Individually, these things might not be a great cause for concern, but together they seem to form a pattern, and that pattern worries me.

What remains:

Blizzard is still telling stories… but increasingly it seems to be happening outside of their games.

StarCraft just launched a new tie-in novel, Timothy Zahn’s Evolution, and Overwatch has been putting out a steady stream of tie-in content, from digital comics to animated shorts to the upcoming First Strike graphic novel.

I enjoy tie-ins like this — I fully intend to pick up Evolution. But it’s not the same as actual in-game stories. It’s not quite so satisfying. This is especially true for Overwatch. Normally tie-ins like this are meant to supplement the main story, which happens in-game, but when the entire story takes place outside the game, it feels thin and scattered.

A shot from the animated short for Overwatch's new Sombra character

With the way things are going, one could even envision a future where all of Blizzard’s story-telling takes place outside its games, and I think we can all agree that would be a pretty weird situation for a video game company.

Of course, the elephant in the room — as is often the case — is World of Warcraft. There’s no evidence at all that WoW is moving away from telling stories in-game. Quite the opposite, in fact. Legion is probably the most story-driven expansion to date.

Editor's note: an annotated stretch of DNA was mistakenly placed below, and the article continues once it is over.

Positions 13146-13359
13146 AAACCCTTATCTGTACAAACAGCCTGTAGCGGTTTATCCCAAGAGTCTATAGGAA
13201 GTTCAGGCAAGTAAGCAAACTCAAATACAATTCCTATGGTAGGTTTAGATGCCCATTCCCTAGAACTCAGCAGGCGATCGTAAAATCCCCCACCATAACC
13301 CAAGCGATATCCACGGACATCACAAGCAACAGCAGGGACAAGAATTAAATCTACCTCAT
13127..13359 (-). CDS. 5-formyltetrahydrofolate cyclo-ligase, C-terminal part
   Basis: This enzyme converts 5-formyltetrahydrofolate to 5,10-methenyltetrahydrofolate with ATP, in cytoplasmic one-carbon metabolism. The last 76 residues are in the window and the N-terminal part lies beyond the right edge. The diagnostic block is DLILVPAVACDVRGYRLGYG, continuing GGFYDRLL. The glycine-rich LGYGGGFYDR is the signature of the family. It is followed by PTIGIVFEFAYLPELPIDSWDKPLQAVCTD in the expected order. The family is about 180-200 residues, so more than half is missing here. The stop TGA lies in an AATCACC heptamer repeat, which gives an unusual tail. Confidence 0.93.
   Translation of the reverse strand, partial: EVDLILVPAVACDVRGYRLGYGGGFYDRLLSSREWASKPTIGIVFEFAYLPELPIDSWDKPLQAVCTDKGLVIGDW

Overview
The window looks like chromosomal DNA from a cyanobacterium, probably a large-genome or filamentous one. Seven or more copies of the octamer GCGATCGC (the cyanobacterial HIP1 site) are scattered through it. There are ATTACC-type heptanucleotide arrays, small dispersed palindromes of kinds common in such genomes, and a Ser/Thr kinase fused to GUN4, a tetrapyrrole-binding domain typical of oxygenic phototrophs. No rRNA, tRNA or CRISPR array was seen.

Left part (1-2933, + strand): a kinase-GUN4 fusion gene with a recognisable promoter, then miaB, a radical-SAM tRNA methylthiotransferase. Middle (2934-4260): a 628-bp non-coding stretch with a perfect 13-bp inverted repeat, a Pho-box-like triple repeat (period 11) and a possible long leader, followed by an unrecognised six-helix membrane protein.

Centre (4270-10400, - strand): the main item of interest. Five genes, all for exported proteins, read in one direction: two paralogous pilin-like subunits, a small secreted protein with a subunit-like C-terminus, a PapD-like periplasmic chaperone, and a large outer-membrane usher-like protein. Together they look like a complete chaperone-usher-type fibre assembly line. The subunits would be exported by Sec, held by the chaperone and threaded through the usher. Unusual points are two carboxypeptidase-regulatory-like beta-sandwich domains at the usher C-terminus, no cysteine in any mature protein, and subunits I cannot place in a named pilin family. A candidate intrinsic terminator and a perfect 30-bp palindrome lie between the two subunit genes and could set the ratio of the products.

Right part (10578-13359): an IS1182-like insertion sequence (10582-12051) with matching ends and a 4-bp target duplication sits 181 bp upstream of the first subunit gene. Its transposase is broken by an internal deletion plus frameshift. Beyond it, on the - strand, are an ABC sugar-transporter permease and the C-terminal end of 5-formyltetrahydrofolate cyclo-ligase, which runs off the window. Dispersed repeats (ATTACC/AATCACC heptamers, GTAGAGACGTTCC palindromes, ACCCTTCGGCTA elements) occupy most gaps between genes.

But it’s possible that the shift away from narrative simply hasn’t begun to affect Warcraft yet, or that WoW is a legacy of an older version of Blizzard and will continue on as it has out of a sense of tradition, even as the rest of the company’s games abandon in-game stories.

It’s also possible that I am seeing patterns where none exist, and that this entire post is nothing but paranoid nonsense. I remain open to that possibility.

Why it all matters:

“If the gameplay is good, the story doesn’t matter” is an attitude you’ll see a lot of in the gaming community. A lot of people view plot in gaming as an optional frill, nice to have at but hardly essential. That can be true for some people and some games, but I think the importance of a good story is often greatly overlooked within gaming.